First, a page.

Subject: Sperm Whale: Wrong turning' may have doomed (fwd)

Michael Williamson (
Thu, 3 Apr 1997 13:32:04 -0500 (EST)

J. Michael Williamson
   Principal Investigator-WhaleNet <>
   Associate Professor-Science
   Wheelock College, 200 The Riverway, Boston, MA 02215
voice: 617.734.5200, ext. 256
fax:    617.734.8666, or 617.566.7369

---------- Forwarded message ----------
Date: Tue,  1 Apr 97 03:40:00 GMT 
Subject: Wrong turning' may have doomed

Wrong turning' may have doomed Moby

  By Joe Quinn, PA News
   A post-mortem examination is to be carried out tomorrow on Moby, the 50ft
sperm whale who died today stranded on mudflats in Scotland's Firth of Forth.
   Experts will also decide how to dispose of his giant body, their task made
harder by the difficult access to soft mud on which he came to grief.
   Efforts were tonight under way to tether his carcass, using a ship's mooring
rope to secure his 40 tonne bulk.
   The aim was to keep the carcass secure so it could be examined tomorrow, and
to prevent it floating off on a high tide and becoming a danger to shipping,
said Dr Keith Todd, curator of the nearby Deep-Sea World aquarium.
   Tomorrow's talks on disposal would involve coastguards and council and
environmental health officials, said Dr Todd.
   He was with Moby when the animal died and afterwards measured the body -
50ft long, and 30ft in circumference.
   Dr Todd and fellow experts believe the animal died from stranding after
becoming confused over direction, rather than suffering from disease or
itself deliberately in a suicide attempt.
   His repeated, and ultimately doomed, attempts to swim upstream west up the
Forth may be because his direction-finding was confused by a wrong turning
took him into the North Sea in the first place.
   The Deep-Sea World experts believe he and other whales on the annual
route from the Arctic to the Azores turned left too soon off the north of
Scotland - down into the North Sea rather the next left into the Atlantic.
   And the repeated attempts to swim west up the Forth may have indicated he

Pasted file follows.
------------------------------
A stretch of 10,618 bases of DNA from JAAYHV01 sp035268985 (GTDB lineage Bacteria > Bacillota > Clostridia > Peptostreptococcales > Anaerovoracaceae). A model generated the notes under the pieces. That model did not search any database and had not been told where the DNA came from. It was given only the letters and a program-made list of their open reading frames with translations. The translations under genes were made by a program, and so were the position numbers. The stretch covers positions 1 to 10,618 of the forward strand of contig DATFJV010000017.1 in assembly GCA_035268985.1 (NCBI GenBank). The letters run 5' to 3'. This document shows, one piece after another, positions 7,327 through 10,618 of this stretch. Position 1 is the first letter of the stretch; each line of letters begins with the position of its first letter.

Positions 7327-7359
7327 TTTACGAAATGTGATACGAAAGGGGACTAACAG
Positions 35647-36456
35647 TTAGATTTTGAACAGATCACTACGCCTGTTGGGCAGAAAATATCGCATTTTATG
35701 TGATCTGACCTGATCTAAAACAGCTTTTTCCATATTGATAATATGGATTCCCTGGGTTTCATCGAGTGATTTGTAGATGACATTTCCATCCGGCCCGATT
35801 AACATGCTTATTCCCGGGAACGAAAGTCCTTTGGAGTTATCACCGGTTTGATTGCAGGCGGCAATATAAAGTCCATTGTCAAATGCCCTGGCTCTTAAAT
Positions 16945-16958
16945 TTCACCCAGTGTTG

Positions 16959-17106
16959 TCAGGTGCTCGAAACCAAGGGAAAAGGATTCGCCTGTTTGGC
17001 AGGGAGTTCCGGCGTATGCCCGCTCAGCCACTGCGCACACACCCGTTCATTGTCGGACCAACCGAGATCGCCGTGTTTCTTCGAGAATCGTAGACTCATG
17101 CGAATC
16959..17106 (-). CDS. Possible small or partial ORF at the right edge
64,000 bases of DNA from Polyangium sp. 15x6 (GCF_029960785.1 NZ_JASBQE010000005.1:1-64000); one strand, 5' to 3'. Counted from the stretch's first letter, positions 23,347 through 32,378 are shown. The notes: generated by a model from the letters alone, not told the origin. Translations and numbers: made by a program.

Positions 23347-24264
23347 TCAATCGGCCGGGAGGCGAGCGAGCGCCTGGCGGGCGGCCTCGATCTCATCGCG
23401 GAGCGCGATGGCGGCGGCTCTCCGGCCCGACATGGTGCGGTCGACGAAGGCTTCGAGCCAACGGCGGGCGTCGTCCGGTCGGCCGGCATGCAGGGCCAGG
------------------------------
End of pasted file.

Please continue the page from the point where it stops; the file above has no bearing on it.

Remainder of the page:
trying to get further westwards.
   A colleague, aquarium spokesman Alex Kilgour, said: "He suffocated very
quickly which was nice because he wasn't in pain for too long."
   "It happened extremely quickly. We were expecting it to take six to 12
which we were dreading."
   Hopes for the safety of Moby had all but vanished earlier today when hewas
found stranded on the mudflats.
   Rescuers said his plight was hopeless and appealed for the public to stay
to let him die in peace - on a previous stranding on Sunday children had thrown
stones at him, they said.
   By late morning the whale was three-quarters exposed out of the water, on a
mud flat in shallow waters near Airth, central Scotland,  on the south bank of
the Forth.
   With a receding tide, nothing could be done to alleviate his plight.
   Normally a beached whale would die rapidly, from the sheer weight imposed on
the animal's internal organs once the mammal was out of the buoyancy provided
   Experts feared that his plight could be prolonged by the soft mud, but this
now appears not to have happened.
   "We are all very, very sad about what has happened, epecially after thinking
at one stage that this could have a happy ending," said Mr Kilgour.
   Moby first appeared in the Forth 12 days ago, and fears that he could come
grief in the upstream shallows prompted attempts to guide him to safety using
the noise of boats to nudge him eastwards.
   These succeeded at the third attempt, last Sunday, when Moby ventured clear
the Forth road and rail bridges - the whale's previous refusal to swim under
these being thought to be caused by fright at traffic noise.
   He became briefly stranded after that, but then freed himself - only to be
seen in the area again on Tuesday night.
   He was then seen again on Sunday, grounded for some time at Bo'ness in
Scotland, before being located today at Airth.